I am all for choice, however don’t turn up to the assessment expecting to have 1 particular approach as some approaches have a pretty niche criteria, simply might not be available or might not have an evidence base to help you with your particular problem. Sure, have some ideas, but keep your mind open. If you don’t like the suggestions, say why and ask about other options. If offered a psychological intervention remember there is no magic wand to fix your difficulties. You’re not going to lay down on a chaise longue. There is no such thing as a therapy where you are talked to and feel better. Interventions require talking, learning and trying new things out particularly in between a session. You are going to speak with a human who is trained and has experience with mental health and who’ll make it clear what and why they do what they do. A good metaphor for an intervention is a bit like seeing a personal trainer. In order to see results you actually have to exercise and adhere to a training plan even when you’re not with them until you achieve your goals. If it’s in the NHS, chances are your therapist or counsellor will keep your GP in the loop when treatment is over.

The doctor has sent me to the community mental health team. This decision is usually made when what is on offer in your local community does not meet your needs and the severity of your symptoms or possible risks need further assessment. Often referred to as a secondary service.  A Community Mental Health Team or CMHT has a range of professionals; mental health nurses, social workers, psychologists, psychiatrists, occupational therapists and there will also be support workers. CMHT’s will often work with people who need a bit more intensive support and/or a review from a psychiatrist. A psychiatrist is basically a Dr. who specialises in mental health and has a bit more scope and knowledge of mental health and can also discuss with you and prescribe medication for mental health that your GP might not. The CMHT will initially assess you, how quickly will depend on the severity. It could be within a month or even that day. They also act like a gateway into further specialist help and support which includes teams that provide  specialist interventions, psychology and teams that can support you in a crisis. At this stage, hospitals may be considered. When under the care of a CMHT, you may be allocated a professional like a nurse to help oversee your care and be a point of contact. You’ll have appointments with this person at your home, at the CMHT or perhaps in the community. They will chat to you, support you with your needs, help you to understand your difficulties and help get you specific support. They’ll also be there to help manage the next steps if you are really struggling. You don’t stay with them forever, the aim of their support is to help you recover to the point that you no longer need that level of care. At this stage they will support you in accessing other services or interventions when this time comes.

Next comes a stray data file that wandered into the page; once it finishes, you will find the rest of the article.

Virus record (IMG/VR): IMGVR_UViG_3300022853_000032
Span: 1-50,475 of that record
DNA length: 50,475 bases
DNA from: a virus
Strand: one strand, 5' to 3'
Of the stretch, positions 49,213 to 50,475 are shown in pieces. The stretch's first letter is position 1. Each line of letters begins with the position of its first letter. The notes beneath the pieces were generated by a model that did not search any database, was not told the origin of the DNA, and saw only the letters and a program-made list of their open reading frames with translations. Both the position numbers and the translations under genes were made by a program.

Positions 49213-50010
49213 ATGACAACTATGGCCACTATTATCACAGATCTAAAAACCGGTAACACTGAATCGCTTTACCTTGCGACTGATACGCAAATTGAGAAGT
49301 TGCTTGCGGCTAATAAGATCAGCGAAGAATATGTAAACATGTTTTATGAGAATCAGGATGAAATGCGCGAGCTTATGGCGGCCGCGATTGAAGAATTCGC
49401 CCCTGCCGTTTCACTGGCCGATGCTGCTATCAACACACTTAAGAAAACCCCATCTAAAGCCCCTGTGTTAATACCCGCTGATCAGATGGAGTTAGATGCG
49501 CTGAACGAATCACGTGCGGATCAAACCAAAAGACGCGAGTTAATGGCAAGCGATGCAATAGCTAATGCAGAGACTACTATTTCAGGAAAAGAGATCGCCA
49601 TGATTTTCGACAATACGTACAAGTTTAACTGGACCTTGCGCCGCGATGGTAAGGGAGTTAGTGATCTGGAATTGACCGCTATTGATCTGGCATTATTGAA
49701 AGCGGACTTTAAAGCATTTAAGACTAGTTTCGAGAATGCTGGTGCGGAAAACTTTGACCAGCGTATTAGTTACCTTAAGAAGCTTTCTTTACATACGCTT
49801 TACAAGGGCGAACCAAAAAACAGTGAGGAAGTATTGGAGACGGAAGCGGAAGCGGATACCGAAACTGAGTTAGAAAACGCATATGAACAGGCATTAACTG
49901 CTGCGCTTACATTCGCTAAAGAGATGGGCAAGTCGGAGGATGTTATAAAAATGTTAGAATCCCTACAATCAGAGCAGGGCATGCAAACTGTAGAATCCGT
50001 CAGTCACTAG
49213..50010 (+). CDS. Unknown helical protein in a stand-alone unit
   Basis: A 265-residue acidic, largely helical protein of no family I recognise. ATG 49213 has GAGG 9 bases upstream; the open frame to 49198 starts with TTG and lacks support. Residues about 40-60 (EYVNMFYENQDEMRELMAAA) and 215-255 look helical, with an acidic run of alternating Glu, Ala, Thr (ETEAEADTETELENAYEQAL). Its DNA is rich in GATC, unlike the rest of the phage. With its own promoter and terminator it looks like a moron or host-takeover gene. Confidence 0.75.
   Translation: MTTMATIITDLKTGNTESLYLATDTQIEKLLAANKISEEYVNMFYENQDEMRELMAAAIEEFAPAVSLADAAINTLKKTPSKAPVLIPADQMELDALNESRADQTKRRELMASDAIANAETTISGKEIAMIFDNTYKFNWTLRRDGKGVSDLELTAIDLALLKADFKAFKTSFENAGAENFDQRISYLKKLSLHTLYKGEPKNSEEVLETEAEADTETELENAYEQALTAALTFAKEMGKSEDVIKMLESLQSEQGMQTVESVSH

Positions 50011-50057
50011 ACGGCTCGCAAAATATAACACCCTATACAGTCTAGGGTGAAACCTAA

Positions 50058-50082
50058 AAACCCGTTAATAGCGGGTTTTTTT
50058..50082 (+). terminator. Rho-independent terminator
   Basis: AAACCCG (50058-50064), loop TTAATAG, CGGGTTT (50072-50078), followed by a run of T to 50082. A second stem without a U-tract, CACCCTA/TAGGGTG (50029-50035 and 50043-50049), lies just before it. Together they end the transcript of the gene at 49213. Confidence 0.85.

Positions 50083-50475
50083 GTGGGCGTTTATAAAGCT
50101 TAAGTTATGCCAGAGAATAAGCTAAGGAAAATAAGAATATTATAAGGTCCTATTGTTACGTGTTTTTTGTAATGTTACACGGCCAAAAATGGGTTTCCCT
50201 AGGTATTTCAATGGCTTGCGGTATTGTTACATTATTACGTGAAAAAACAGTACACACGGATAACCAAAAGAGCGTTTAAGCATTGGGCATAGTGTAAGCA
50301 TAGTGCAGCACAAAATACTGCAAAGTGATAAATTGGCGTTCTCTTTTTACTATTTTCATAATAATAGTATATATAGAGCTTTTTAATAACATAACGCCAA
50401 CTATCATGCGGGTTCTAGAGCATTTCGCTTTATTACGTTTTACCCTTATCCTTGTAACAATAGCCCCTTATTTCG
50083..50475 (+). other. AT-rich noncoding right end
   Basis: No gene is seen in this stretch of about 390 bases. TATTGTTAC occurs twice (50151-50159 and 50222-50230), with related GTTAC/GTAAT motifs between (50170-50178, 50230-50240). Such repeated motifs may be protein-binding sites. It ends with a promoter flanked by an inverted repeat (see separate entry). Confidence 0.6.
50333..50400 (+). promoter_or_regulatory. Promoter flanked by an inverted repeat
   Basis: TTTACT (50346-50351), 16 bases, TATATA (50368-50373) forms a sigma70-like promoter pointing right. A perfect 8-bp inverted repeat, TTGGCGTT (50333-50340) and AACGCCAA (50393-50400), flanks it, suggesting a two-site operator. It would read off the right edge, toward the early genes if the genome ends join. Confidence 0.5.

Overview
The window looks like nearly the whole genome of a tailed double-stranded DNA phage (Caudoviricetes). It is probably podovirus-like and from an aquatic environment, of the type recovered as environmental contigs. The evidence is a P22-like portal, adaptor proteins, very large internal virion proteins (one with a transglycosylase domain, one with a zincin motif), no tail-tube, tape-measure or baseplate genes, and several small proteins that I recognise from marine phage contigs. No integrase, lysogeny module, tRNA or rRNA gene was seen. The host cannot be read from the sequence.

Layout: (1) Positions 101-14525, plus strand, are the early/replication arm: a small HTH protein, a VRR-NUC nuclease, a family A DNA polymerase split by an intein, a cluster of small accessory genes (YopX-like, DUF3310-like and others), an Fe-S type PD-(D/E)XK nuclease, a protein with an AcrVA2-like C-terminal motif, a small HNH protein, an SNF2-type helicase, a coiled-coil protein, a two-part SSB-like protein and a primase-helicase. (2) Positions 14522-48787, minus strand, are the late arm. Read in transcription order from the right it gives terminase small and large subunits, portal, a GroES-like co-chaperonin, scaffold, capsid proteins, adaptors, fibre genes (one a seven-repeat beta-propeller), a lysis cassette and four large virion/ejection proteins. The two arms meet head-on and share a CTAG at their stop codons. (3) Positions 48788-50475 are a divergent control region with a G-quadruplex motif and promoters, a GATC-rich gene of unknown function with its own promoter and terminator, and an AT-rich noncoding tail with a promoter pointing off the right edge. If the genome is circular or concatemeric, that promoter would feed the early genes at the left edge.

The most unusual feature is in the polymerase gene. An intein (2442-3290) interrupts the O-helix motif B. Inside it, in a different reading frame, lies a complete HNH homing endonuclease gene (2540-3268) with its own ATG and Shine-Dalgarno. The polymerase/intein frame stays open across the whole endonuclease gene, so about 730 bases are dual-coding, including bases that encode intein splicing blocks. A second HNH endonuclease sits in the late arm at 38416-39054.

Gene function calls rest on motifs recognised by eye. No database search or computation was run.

Are they going to lock me up? You are not going to be ‘locked up’. It’s been a few years since I worked on a ward, but from my experience it’s only the very extreme end of the spectrum of people with depression getting admitted to hospital, and typically this will be on a voluntary basis. There are occasions where people are admitted against their will. This is a decision that is made by a number of professionals and even family members and is never ever taken lightly and is bound tightly by legislation. With regards to depression, admission is usually reserved for times where a person is depressed to the extent where there are imminent risks to their own safety and they lack the insight to even understand these risks. Hospital will provide a safe and secure environment where medication can be provided regularly. There will be regular appointments with a psychiatrist, medics and nurses, perhaps some physio, occupational therapy and psychology. Also outside services may involve professionals at your CMHT, so things are in place when you leave.

There you have it. I hope that if you are someone who’s depressed, accessing help is now a bit demystified.


About the author

Paul Regan

I have been working as a mental health nurse since 2016 and have been around the block working in a lot of different areas. At present I work in a service where I assess people and provide interventions. I love my job, I love learning and talking to people about mental health and wellbeing. This article represents my personal opinion and is certainly not medical advice. If you have concerns about your mental health please speak with a GP or health professional. 


The CALL helpline0800 132 737 or text HELP to 81066. CALL Offers emotional support, a confidential listening service and information/literature on Mental Health and related matters to the people of Wales and their relatives/friends